As 2004 comes to a crashing halt, one of the groups that, arguably, most deserves to fly through the windshield is the Middle East academic priesthood in the United States. Reeling from tsunamis of infighting, the angry community recently received a Christmas rebuke from French scholar Gilles Kepel on the opinion page of the Financial Times of London.
Kepel wrote, "Middle East studies faculties across America are bogged down in political infighting, waging Internet offensives that from a scholarly perspective seem shallow and petty. This battle, over the 'right' and 'wrong' approaches to teaching the region's politics, history and culture, has already caused considerable damage to academia and is now jeopardizing U.S. ability to decipher a complex area in which America is deeply engaged."
One can disagree with Kepel: Scholars have always been shallow and petty. Internet offensives are merely a technologically proficient variation on an ancient theme. However, he is on the money in warning of two things: America is today in desperate need of Middle East expertise, and very little has been forthcoming—at least outside partisan think-tanks that "have agendas, be they political, cultural or religious [so are unsuitable] for scholarship and pursuit of knowledge." And this self-inflicted marginalization of Middle East studies has encouraged the government to home in on a discipline it mostly distrusts.
Ideology has indeed rent the academy. The more obvious divide is the Palestinian-Israeli conflict, but the most important split today is over interpretation of American behavior in the Middle East, particularly in Iraq. At a more profound level, though, the quarrel is over how the West supposedly regards the East, and whether or when it has dominated and exploited it and indeed interpreted and studied it for those ends. That said, Kepel is not staking out a position in the dispute: he is equally bothered by strident "pro-Arabs" and "pro-Israelis", by those intolerantly on the left and on the right.
An essential text to follow the furious clash of mortarboards is Martin Kramer's Ivory Towers on Sand, a pamphlet written in 2001, after the 9/11 attacks, which seeks to explain why Middle East studies have failed in America. (For another view, a critic of Kramer, Zachary Lockman of New York University, penned a loosely parallel book on the Orientalist debate, of which more below). Kramer, an Israeli-American, is a bogeyman for those in Middle East academia who sympathize with the Palestinians, but more importantly who subscribe to the view that the United States is defined by neo-colonial ambitions in the Arab world.
In his book, Kramer identified what he saw as several problems in the field: overt politicization; the unwillingness of many scholars before 9/11 to examine terrorism, as that didn't fit into a dominant paradigm depicting the Arab world as a region worthy of empathy due to its colonial and post-colonial subjugation; the misuse of government funds earmarked for language training by Middle East studies centers so they could advance more ideological programs, all grafted onto a reluctance to collaborate with the U.S. government; and, finally, too eager a readiness to embrace the teachings of the late Columbia literature professor Edward Said, whose 1978 book Orientalism provided the template explaining the "structures" of Western control over the Middle East, particularly through scholarship, which many in the field have embraced as a seminal statement of their own beliefs. (Charles Paul Freund wrote a postmortem of the Orientalist critique in the December 2001 issue of Reason.)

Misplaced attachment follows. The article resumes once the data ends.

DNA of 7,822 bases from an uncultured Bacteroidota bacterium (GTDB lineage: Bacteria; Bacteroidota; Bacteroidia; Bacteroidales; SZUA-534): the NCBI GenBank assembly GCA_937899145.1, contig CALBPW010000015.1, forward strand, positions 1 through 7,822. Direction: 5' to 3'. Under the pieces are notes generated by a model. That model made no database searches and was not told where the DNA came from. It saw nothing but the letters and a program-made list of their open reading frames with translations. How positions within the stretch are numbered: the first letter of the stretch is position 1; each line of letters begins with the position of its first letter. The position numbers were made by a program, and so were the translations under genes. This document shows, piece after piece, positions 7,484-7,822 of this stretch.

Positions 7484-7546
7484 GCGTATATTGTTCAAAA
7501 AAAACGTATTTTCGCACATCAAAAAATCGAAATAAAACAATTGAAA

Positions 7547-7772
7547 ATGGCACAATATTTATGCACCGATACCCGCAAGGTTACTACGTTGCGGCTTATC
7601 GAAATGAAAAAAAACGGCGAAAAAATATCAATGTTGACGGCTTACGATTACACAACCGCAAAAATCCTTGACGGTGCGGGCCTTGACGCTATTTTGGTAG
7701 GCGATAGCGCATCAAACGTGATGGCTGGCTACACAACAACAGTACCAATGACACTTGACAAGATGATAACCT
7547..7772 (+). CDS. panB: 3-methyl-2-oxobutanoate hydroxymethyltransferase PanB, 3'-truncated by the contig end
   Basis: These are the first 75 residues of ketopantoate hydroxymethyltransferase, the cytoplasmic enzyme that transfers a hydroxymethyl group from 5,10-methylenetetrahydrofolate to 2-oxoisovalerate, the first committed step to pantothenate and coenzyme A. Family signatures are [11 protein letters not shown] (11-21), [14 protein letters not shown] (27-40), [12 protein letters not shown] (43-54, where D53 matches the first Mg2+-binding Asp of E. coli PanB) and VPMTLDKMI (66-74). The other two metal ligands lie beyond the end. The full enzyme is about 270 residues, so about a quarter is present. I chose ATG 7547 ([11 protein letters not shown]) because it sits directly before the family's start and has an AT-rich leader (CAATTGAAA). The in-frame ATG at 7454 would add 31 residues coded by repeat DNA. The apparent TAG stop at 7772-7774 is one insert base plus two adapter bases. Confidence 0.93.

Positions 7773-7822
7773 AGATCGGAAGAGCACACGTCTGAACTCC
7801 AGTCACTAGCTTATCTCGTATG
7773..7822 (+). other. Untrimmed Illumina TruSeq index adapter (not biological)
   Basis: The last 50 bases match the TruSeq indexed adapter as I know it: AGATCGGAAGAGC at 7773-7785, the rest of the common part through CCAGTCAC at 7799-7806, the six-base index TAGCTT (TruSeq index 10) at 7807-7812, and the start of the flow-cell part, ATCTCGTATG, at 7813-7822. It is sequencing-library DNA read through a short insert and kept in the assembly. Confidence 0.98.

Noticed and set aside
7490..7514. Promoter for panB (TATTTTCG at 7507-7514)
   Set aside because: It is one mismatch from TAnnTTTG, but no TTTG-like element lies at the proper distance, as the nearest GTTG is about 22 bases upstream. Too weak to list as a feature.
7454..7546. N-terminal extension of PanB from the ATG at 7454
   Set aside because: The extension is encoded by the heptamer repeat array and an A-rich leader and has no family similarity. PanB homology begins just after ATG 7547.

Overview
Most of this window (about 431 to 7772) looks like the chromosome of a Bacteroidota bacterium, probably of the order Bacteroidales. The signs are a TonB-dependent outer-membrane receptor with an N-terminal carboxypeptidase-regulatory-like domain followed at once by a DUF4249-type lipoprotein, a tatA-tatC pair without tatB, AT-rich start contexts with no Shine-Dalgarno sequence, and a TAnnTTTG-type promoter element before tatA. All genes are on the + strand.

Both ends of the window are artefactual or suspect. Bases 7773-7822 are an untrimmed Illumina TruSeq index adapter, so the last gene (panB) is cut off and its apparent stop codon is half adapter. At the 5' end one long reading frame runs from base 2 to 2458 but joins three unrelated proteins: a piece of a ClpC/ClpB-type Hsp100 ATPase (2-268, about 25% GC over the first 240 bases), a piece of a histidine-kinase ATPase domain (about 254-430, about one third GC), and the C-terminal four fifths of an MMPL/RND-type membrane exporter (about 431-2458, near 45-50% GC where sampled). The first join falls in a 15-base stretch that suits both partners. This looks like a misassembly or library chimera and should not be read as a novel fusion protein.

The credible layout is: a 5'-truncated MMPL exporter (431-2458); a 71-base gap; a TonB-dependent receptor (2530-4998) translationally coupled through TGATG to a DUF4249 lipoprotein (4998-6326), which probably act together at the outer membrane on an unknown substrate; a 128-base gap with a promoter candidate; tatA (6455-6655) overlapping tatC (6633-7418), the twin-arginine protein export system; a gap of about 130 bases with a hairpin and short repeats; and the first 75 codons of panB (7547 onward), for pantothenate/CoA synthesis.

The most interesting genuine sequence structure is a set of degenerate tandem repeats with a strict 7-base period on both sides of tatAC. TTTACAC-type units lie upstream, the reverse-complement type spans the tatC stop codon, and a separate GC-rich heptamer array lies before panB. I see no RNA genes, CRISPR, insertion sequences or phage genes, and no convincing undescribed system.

One might debate the sweep of Kramer's characterizations (many Middle East scholars simply don't work on contemporary affairs), but Kepel does agree with an essential tenet of his argument: The Middle East studies field has, since the 1980s, tended to be broadly divided between "Saidians" and "Lewisians" (for the Princeton professor Bernard Lewis, who has generally considered Western influence in the Middle East something positive).
This may be oversimplifying the many strands of a complex field, but it is undeniable that the sharpest dividing line in Middle East studies is that delineating where one stands on the substance of Western power and its historical impact on what Said so sweepingly referred to as "the Orient." The fact that the largest collection of Middle East scholars in the United States, the Middle East Studies Association, was recently offered a choice for president between two men tending to subscribe to the post-colonial critique, showed that the consensus lies among the Saidians (the winner was the University of Michigan's Juan Cole, who maintains a blog that has of late become a lightning rod in cyberspace).